Magazine article Marketing

Facing the Future with Confidence

Magazine article Marketing

Facing the Future with Confidence

Article excerpt

I would like to say a few words about the way advertising is viewed in the business environment. It would be wonderful if its benefits were widely accepted, but they are not. The inside cover of Mr Heseltine's White Paper on competitiveness, published last year, contains the following quotation from the Prime Minister's speech to the CBI Annual Dinner in 1993:

"You create world class companies, but, in a thousand ways, the decisions that we take in government can help you or hinder you. So we too are part of Britain's competitiveness. All our policies - not just our economic policy - need to be focused on the future strength of the British economy".

But the White Paper contains not one mention of the role of marketing and advertising in promoting competitiveness. Quite simply, we have to convince the President of the Board of Trade of the contribution made to competitiveness by marketing and advertising.

Healthy argument

The new ITC rules on television advertising were published last week. A leader in The Daily Telegraph pointed out that, while sex, violence and bad language remain staple television fare, over-indulgence is not funny anymore. Under the new rules, Harry Enfield piling Dime Bars into a supermarket trolley is unacceptable.

But even the removal of fun from such advertising is not enough for the National Food Alliance, which received wide publicity for calling for a ban on all advertising of certain foods when children are likely to be watching television.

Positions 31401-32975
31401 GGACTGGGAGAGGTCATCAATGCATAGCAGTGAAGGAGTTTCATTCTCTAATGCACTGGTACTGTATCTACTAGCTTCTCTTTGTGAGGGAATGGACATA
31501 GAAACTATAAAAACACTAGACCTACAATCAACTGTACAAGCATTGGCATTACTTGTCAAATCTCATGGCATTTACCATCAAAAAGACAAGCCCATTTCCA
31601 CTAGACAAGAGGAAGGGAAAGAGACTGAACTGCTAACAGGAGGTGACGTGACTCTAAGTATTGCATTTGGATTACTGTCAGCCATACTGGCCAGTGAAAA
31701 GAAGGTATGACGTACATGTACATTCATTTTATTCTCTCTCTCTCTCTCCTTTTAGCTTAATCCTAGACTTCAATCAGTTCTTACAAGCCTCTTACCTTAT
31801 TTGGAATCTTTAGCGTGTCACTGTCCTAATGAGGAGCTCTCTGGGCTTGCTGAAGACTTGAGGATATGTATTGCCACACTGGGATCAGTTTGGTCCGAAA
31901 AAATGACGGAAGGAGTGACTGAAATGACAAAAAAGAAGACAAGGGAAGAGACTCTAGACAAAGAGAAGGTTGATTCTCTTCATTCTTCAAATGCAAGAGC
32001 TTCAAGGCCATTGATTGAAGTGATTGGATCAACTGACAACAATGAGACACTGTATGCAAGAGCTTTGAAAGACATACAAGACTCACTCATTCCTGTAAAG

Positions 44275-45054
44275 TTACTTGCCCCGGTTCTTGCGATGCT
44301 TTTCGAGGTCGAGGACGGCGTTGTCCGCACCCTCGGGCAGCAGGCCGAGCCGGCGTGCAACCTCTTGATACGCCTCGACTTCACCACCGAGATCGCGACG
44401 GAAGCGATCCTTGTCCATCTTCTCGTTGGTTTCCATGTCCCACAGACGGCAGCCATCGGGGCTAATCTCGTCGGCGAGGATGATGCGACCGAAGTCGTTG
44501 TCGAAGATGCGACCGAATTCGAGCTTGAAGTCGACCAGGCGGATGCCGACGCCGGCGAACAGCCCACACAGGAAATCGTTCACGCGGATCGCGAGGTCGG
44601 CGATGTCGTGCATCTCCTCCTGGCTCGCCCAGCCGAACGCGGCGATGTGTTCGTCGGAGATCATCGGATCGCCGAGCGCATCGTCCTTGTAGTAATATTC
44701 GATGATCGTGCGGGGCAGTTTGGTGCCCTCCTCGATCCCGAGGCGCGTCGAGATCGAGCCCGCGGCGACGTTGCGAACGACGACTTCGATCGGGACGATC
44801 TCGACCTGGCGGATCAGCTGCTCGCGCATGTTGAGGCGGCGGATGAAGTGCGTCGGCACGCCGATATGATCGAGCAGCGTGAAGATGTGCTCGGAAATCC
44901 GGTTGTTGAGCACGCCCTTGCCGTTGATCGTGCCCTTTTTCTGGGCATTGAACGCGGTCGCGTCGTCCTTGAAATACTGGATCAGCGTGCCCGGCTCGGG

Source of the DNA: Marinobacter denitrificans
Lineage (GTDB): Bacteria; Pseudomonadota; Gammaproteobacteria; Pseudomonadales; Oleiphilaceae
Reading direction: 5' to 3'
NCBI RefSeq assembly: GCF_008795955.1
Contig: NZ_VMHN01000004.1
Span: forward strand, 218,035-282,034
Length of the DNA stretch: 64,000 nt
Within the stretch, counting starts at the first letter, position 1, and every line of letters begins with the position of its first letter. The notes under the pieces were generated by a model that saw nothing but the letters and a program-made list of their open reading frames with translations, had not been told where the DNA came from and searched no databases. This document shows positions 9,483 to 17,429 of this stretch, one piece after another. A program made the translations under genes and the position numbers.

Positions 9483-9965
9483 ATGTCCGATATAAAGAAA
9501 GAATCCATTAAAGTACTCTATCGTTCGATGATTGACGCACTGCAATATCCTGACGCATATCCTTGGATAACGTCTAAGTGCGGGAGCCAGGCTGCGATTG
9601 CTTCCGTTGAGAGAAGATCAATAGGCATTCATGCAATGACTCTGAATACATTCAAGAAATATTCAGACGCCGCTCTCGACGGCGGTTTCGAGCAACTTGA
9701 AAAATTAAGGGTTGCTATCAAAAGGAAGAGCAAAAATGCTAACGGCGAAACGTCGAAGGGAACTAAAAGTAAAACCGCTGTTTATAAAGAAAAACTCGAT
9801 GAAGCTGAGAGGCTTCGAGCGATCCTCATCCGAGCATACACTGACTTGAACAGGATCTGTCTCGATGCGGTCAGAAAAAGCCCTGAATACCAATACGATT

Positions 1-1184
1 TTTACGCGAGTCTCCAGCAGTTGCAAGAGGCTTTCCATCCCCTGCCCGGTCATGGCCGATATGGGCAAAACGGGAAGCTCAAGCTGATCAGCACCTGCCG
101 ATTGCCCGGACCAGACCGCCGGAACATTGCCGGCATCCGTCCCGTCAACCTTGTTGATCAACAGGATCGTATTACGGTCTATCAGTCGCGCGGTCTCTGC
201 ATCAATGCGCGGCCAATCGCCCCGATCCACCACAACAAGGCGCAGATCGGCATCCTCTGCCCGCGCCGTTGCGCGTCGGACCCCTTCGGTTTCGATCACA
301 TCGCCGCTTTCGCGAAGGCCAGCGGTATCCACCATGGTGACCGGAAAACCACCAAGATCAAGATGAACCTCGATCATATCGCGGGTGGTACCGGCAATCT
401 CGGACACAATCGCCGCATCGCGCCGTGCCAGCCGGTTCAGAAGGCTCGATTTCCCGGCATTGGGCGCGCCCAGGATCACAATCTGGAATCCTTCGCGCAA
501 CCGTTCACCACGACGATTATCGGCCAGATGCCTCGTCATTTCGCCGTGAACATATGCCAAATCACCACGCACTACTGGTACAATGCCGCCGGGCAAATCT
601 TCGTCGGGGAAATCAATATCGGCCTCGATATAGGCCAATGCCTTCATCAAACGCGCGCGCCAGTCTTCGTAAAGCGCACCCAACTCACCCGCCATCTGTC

This is not the first time that the NFA has seized the initiative in calling for a ban on advertising. The Health of the Nation initiative, a White Paper which everyone should welcome and in which the food and advertising industries should have a particular interest, was exploited by the National Food Alliance to make an attack on the ethics of food advertising, particularly to children.

The Health of the Nation strategy identified five key areas for action.

* Coronary Heart Disease and Strokes

* Cancers

* Mental Illness

* HIV/AIDS and Sexual Health

* Accidents

Not advertising, not advertising to children, not even food.

The Telegraph leader concludes that there are countless bodies, longing to get their hands on the levers of broadcasting, who will draw comfort from the ITC's edict on those who over-indulge. What about those who drink? Or like driving fast cars? Or enjoy eating meat? Their turn may come.

Little acorns

It might be that advertising only directly employs a handful of people in the West End and some provincial centres, but it oils the wheels of employment for many millions in manufacturing and services industries - big companies and small. …

Search by... Author
Show... All Results Primary Sources Peer-reviewed


An unknown error has occurred. Please click the button below to reload the page. If the problem persists, please try again in a little while.